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Senate Passes Record-breaking $886 Billion Defense Policy Bill


Senate Passes Record-breaking $886 Billion Defense Policy Bill

The Senate approved an unprecedented $886 billion in military expenditure for the year 2024 subsequent to the successful passage of the annual National Defense Authorization Act on Wednesday.

The essential 3,000-page bill garnered robust bipartisan backing in the upper chamber, securing approval in the Senate with an 87-13 vote. It is now on its way to the House, with anticipation that they will address it before legislators conclude their sessions for the holidays on Thursday.

The Senate, under Democratic control, avoided addressing social issues significant to conservative legislators. They opted not to incorporate measures from the House version of the legislation passed earlier this year, which included restrictions on abortion access and transgender healthcare treatment for military personnel and their families.

Senator Tommy Tuberville (R-Ala.) engaged in a 10-month protest, obstructing all military promotions, in response to a Pentagon policy that provides reimbursement for out-of-state travel expenses for service members undergoing abortions.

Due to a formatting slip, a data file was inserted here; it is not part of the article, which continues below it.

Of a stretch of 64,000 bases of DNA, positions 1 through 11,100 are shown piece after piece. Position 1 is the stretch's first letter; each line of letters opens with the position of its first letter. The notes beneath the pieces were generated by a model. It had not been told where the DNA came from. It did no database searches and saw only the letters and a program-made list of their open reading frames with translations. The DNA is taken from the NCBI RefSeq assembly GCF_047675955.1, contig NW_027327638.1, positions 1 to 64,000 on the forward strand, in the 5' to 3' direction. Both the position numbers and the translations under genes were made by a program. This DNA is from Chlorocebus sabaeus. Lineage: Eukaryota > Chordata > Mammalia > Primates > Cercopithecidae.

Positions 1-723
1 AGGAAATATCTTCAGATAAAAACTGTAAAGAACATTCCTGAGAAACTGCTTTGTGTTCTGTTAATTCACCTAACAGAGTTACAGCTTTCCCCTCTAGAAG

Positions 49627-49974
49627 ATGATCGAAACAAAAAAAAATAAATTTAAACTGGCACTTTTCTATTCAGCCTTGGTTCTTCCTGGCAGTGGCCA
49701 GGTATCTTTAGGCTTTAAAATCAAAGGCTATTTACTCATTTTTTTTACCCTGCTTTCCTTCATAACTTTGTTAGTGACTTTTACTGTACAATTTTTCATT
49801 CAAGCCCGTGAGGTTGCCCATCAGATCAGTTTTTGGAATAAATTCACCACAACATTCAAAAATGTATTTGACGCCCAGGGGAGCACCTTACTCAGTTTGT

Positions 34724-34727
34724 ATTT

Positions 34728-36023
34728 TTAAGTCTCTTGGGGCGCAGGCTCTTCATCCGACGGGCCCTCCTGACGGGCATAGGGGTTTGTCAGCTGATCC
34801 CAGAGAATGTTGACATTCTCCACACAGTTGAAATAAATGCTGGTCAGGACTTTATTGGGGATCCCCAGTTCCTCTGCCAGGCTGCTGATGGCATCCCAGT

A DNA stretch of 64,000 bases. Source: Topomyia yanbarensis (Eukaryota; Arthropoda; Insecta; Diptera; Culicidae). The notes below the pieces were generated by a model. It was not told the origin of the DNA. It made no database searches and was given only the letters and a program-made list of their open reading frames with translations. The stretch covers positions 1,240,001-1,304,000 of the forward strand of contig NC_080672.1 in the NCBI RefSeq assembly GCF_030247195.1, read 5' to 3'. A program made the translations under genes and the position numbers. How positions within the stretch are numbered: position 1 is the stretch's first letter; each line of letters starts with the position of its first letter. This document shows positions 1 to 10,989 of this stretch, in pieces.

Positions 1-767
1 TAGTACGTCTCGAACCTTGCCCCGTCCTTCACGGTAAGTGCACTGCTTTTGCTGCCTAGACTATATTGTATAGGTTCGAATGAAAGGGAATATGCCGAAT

The law prolongs the validity of Section 702 in the Foreign Intelligence Surveillance Act until April 19. This authority for surveillance, enabling the monitoring of foreigners in the United States without the necessity of warrants, was initially scheduled to terminate at the close of December.

The legislation also offers the most substantial salary increase for service members in over 20 years, elevating troop pay by 5.2% in the coming year as a strategy to enhance military recruitment and retention.

The 2024 NDAA, which establishes the Pentagon’s budgetary focus for the fiscal year, contains clauses directing $11.5 billion to oppose China’s presence in the Indo-Pacific and allocating $800 million in military support to Ukraine.

Before the week concludes, President Biden has urged Congress to endorse an extra $61 billion in aid for Ukraine.

Members of both the Republican and Democratic parties in Congress have indicated that the 81-year-old president’s urgent funding proposal for the conflict-affected nation is not expected to gain approval in the near future. This is particularly due to GOP insistence on incorporating alterations to the US immigration law within the Ukraine assistance bill.

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